Ja Rule Enters Trendy NFT Art Market With Fyre Festival Painting

Rapper Ja Rule isn't letting the notorious debacle that was Fyre Festival get in the way of his entrepreneurial drive. In fact, he's actually trying to sell a painting of the Fyre Festival logo, while simultaneously entering the suddenly hot NFT art scene.

NFTs (non-fungible tokens) have dominated headlines in the art world in recent weeks, especially after the digital artist Beeple's EVERYDAYS: The FIRST 5000 DAYS became the first NFT listed at the renowned auction house Christie's, and sold for $69.3 million on March 11. For those unfamiliar, NFTs are units of data on a digital ledger that represent unique digital items. Like paintings, when NFTs are associated with digital art, they can be bought and sold—though exchanges typically occur using cryptocurrency.

Ja Rule
Rapper Ja Rule performs onstage during the Summertime in the LBC music festival on July 7, 2018 in Long Beach, California. Getty

Ja Rule, however, is taking a slightly different approach to NFTs. He announced on Tuesday that he's the co-owner of a digital art platform called Flipkick. The company will sell actual physical works of art as NFTs. Instead of completely digital works, such as Beeple's EVERYDAYS: THE FIRST 5000 DAYS, these works also exist as tangible objects. However, these artworks will have a cryptographically secure link to an NFT. This allows the art to be sold at auctions, where buyers can resell it or instead redeem the token for the actual physical work of art should they choose to keep it. With this business model, Flipkick claims to be the first company to sell authenticated NFTs of physical art.

The piece of art Ja Rule decided to use to officially launch Flipkick may strike some people as an odd choice. It's a 2017 painting of the Fyre Festival logo, which the star commissioned to artist Tripp Derrick Barnes.

The Fyre Festival was the disastrous 2017 music festival that Ja Rule co-founded and for which he served as the official face. As music fans no doubt remember, the festival's promotion hired social media influencers to hype the event as an exclusive party on an idyllic island, where famous music acts would entertain the elite attendees. But instead of opulent amenities in a luxurious environment, guests found unsanitary conditions and FEMA tents for overnight accommodations. None of the musical acts advertised—which included Pusha T, Blink-182, Kaytranada and Migos—showed up, and multiple lawsuits and criminal charges followed. The festival and its fallout was the subject of two popular documentaries in 2019, one made by Netflix and the other by Hulu.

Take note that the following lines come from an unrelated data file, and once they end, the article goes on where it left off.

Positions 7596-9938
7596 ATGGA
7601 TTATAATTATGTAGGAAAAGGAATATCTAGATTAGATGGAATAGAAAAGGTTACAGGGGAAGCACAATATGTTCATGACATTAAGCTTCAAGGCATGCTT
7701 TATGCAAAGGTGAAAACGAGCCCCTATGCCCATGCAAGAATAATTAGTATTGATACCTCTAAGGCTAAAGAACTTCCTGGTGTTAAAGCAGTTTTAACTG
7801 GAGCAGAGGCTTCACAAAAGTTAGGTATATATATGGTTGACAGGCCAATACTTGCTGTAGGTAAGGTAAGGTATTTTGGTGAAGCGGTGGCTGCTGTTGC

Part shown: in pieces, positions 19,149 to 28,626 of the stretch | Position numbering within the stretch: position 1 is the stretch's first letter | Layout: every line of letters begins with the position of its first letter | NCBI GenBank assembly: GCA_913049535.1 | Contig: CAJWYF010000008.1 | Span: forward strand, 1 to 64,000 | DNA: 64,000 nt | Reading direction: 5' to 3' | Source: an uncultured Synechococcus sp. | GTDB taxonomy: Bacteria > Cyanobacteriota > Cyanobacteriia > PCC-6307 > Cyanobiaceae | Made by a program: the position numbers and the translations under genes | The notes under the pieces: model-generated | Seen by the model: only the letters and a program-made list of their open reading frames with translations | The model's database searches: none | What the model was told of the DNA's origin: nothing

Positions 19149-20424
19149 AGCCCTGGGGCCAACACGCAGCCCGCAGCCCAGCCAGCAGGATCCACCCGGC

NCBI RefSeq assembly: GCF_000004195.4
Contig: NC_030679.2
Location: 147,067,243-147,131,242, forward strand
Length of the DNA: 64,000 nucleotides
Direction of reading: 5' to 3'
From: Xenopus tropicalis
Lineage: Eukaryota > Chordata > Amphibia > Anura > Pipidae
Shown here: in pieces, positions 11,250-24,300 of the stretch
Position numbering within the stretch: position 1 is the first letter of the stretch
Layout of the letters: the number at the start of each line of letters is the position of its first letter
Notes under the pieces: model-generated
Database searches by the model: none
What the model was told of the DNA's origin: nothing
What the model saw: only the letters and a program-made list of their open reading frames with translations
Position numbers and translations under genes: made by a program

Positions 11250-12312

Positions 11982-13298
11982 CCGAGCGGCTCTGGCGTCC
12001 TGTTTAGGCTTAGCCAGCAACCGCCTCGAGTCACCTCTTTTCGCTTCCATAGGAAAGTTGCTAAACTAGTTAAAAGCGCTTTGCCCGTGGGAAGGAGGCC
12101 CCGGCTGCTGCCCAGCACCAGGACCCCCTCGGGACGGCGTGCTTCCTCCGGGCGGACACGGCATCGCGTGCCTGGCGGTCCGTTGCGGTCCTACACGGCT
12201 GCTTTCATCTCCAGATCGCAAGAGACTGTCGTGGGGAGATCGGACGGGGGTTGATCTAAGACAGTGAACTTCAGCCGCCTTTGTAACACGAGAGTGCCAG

Billy McFarland, the mastermind behind Fyre, is currently incarcerated in federal prison on a six-year sentence after pleading guilty in March 2018 to two counts of wire fraud tied to the festival. Though he was able to escape legal repercussions, Ja Rule nonetheless issued an apology on social media for his involvement, while the events around the failed festival were unfolding.
So, why then, would Ja Rule want to start a company by reminding everyone of such a high-profile disaster? Flipkick's website listing of the painting may offer somewhat of an explanation. The write-up notes that the piece of art previously "hung confidently on the wall of the office of Fyre Inc" and "once spoke of an endless font of ambition. Now it speaks of the fever dreams of a man whose reach exceeded his grasp." Flipkick also lists the estimated value of the painting as $600,000. Hopeful owners can bid online now through the closing date of March 23 at 8:00 p.m. ET.

Ja Rule first announced the news of Flipkick on Twitter and Instagram early on Tuesday.

However, other users of social media used the opportunity to mock his latest business venture.


Still Nobody:

Ja Rule:
"Hey folks, let's make more money off of a huge scam we pulled off a few years ago and sell it as an innovative thing because it's crypto"#nft #wtf https://t.co/K7HrEFT2OZ

— Cryptoonie (@cryptoonie) March 17, 2021

"I learnt so much from Fyre Festival," Ja Rule told The Art Newspaper in an interview published Tuesday. "I relinquished my vision to someone else and the business didn't get handled properly."

In the same interview, the Queens-born rapper also made an appeal to one of the art world's biggest stars of the last couple of decades, asking him to work with Flipkick. He said, "Banksy, if you're reading this, Rule would love to sell you, baby!"